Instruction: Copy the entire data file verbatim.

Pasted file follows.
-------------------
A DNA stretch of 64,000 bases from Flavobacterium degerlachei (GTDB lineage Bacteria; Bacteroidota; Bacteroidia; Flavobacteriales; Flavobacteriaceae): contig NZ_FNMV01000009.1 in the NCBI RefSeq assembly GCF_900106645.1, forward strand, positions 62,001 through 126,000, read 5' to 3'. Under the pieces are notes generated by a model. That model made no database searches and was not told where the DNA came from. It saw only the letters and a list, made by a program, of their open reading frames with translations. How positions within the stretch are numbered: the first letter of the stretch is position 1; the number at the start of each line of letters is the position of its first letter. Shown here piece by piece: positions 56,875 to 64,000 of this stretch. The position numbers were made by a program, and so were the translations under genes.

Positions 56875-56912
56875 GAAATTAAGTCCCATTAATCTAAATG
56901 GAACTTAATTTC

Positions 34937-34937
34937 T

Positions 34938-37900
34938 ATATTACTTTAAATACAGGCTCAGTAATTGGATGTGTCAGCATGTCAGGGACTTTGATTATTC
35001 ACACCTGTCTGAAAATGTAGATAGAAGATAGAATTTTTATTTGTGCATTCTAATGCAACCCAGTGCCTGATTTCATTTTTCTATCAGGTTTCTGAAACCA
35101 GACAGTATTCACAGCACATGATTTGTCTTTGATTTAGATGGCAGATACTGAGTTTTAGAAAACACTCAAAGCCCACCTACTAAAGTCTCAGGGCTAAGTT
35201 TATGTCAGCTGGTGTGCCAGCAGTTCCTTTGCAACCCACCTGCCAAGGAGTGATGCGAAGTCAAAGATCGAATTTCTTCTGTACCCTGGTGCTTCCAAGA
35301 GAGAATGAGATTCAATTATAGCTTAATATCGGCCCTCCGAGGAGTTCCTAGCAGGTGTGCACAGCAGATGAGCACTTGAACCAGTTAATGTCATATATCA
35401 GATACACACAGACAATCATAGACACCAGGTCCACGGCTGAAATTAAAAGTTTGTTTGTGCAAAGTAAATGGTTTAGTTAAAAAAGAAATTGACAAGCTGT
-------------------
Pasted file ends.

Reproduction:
A DNA stretch of 64,000 bases from Flavobacterium degerlachei (GTDB lineage Bacteria; Bacteroidota; Bacteroidia; Flavobacteriales; Flavobacteriaceae): contig NZ_FNMV01000009.1 in the NCBI RefSeq assembly GCF_900106645.1, forward strand, positions 62,001 through 126,000, read 5' to 3'. Under the pieces are notes generated by a model. That model made no database searches and was not told where the DNA came from. It saw only the letters and a list, made by a program, of their open reading frames with translations. How positions within the stretch are numbered: the first letter of the stretch is position 1; the number at the start of each line of letters is the position of its first letter. Shown here piece by piece: positions 56,875 to 64,000 of this stretch. The position numbers were made by a program, and so were the translations under genes.

Positions 56875-56912
56875 GAAATTAAGTCCCATTAATCTAAATG
56901 GAACTTAATTTC

Positions 34937-34937
34937 T

Positions 34938-37900
34938 ATATTACTTTAAATACAGGCTCAGTAATTGGATGTGTCAGCATGTCAGGGACTTTGATTATTC
35001 ACACCTGTCTGAAAATGTAGATAGAAGATAGAATTTTTATTTGTGCATTCTAATGCAACCCAGTGCCTGATTTCATTTTTCTATCAGGTTTCTGAAACCA
35101 GACAGTATTCACAGCACATGATTTGTCTTTGATTTAGATGGCAGATACTGAGTTTTAGAAAACACTCAAAGCCCACCTACTAAAGTCTCAGGGCTAAGTT
35201 TATGTCAGCTGGTGTGCCAGCAGTTCCTTTGCAACCCACCTGCCAAGGAGTGATGCGAAGTCAAAGATCGAATTTCTTCTGTACCCTGGTGCTTCCAAGA
35301 GAGAATGAGATTCAATTATAGCTTAATATCGGCCCTCCGAGGAGTTCCTAGCAGGTGTGCACAGCAGATGAGCACTTGAACCAGTTAATGTCATATATCA
35401 GATACACACAGACAATCATAGACACCAGGTCCACGGCTGAAATTAAAAGTTTGTTTGTGCAAAGTAAATGGTTTAGTTAAAAAAGAAATTGACAAGCTGT